Now, there is meant to be a continual line of growth from the baby Christian to a mature Christian. The question is how far along that line are you? am I? Bear in mind, maturity is the ideal, the goal we are reaching for and only Jesus lived his life completely at that point. So no condemnation if you are not there yet.

I should note it doesn’t mean we shouldn’t ever seek specific guidance or ask specific questions, especially when it involves major decisions, or the decision between one or more acceptable thing, but we should get past the stage of having to ask about every little thing. We should be grown up and walk in the Spirit.


Let me suggest three keys (the first in this Langstaff Letter and the next two in the next Langstaff Letter).

You need to be a life time learner. Just like a child has to go to school to learn, we have to be committed to learn and committed to grow as a Christian and so grow towards maturity. You need to do as Paul put it, ‘to study to present yourself approved to God; a worker who does not need to be ashamed, rightly dividing the word of truth.’ 2 Timothy 2:15

Recently I invited a young man in our congregations come out to the pulpit with his Rubic’s cube. I messed it all up, but in a short period of time, he put it back in the right places. I couldn’t do that as I am a baby as far as Rubic’s Cubes are concerned. I asked him ‘Could you do it like that when you first played with it?’ to which he replied, ‘No, I had to learn how to do it.’

So it is with Christians. We have to learn. We have to be committed to grow and that involves study, especially studying the Word of God and what it teaches.

When I first went to Dr. Cho’s church in Korea in 1979, I was given a book about the church called, ‘Caught in the Net.’ A passage in the introduction challenged me to keep growing. Let me share it with you. It was written by Dr. Cho himself and tells the story of the early days of his great church.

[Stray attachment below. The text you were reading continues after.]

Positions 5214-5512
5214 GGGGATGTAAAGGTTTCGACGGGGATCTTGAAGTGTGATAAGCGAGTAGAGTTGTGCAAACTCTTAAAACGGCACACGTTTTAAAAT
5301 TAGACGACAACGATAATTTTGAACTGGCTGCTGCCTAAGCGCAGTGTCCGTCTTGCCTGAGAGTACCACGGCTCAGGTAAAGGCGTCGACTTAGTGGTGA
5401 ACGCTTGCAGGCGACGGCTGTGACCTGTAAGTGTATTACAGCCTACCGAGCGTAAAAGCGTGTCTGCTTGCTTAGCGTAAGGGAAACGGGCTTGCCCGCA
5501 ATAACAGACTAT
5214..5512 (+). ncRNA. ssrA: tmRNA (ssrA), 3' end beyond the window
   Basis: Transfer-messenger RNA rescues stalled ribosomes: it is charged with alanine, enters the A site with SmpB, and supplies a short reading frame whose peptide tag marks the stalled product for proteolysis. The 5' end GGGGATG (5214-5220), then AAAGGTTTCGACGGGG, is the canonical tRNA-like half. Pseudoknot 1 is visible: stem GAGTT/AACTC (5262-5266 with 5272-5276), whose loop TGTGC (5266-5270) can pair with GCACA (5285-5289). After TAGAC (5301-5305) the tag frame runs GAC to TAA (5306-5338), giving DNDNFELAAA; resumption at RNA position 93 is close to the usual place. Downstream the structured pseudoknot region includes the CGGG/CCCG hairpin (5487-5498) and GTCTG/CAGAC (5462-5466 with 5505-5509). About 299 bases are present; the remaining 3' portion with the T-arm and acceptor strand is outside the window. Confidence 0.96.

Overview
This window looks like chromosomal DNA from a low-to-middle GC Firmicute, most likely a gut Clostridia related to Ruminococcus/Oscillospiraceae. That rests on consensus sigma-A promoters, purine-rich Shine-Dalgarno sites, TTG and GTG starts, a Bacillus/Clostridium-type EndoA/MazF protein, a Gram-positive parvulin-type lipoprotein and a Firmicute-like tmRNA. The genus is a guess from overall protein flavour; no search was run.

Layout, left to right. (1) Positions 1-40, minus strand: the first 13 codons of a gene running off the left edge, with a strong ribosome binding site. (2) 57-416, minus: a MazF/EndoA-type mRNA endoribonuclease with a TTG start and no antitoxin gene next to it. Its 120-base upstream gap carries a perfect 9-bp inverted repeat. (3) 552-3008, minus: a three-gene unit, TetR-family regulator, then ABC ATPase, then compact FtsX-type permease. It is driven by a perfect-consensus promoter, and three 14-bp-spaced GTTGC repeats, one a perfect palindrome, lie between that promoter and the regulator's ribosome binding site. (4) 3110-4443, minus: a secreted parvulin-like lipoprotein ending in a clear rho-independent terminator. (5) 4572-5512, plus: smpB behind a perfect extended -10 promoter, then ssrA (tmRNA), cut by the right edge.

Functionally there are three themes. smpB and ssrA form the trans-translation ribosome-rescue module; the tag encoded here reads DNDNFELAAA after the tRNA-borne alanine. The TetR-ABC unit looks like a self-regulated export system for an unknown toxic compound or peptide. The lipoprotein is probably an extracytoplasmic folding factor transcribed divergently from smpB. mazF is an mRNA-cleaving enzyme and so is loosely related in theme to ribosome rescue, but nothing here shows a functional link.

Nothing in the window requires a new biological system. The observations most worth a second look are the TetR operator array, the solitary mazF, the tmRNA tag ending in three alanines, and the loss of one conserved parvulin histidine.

“About this time it was through the Assemblies of God Mission that God provided a valuable piece of property at West Gate, in an easily identifiable location. In 1961 it was on this site that a seventy by ninety foot prefabricated building was erected. Evident to Rev. Hurston, Dr Choi and myself that the Lord’s time had come for a fulfilling of the burdens that he had placed in our hearts, we moved to the church at West Gate. How well I remember one of our first staff meetings. With just three of us there we made the decision that only God would set the limits as to how large Full Gospel Central Church would grow. Little was I to realize then that this commitment to growth would later result in God guiding me into forming the unique and powerful cell unit system present in our church today. ”

It was this ‘commitment to growth’ that has been a constant reminder to me that ‘while I live, I should grow.’ How about you?

The first step to being a good learner is to be committed to grow, but it doesn’t stop there and in the next Langstaff Letter I will share with you two more important keys.

Just remember – “these boots were made for walking.” So let’s get walking – walking in the Spirit.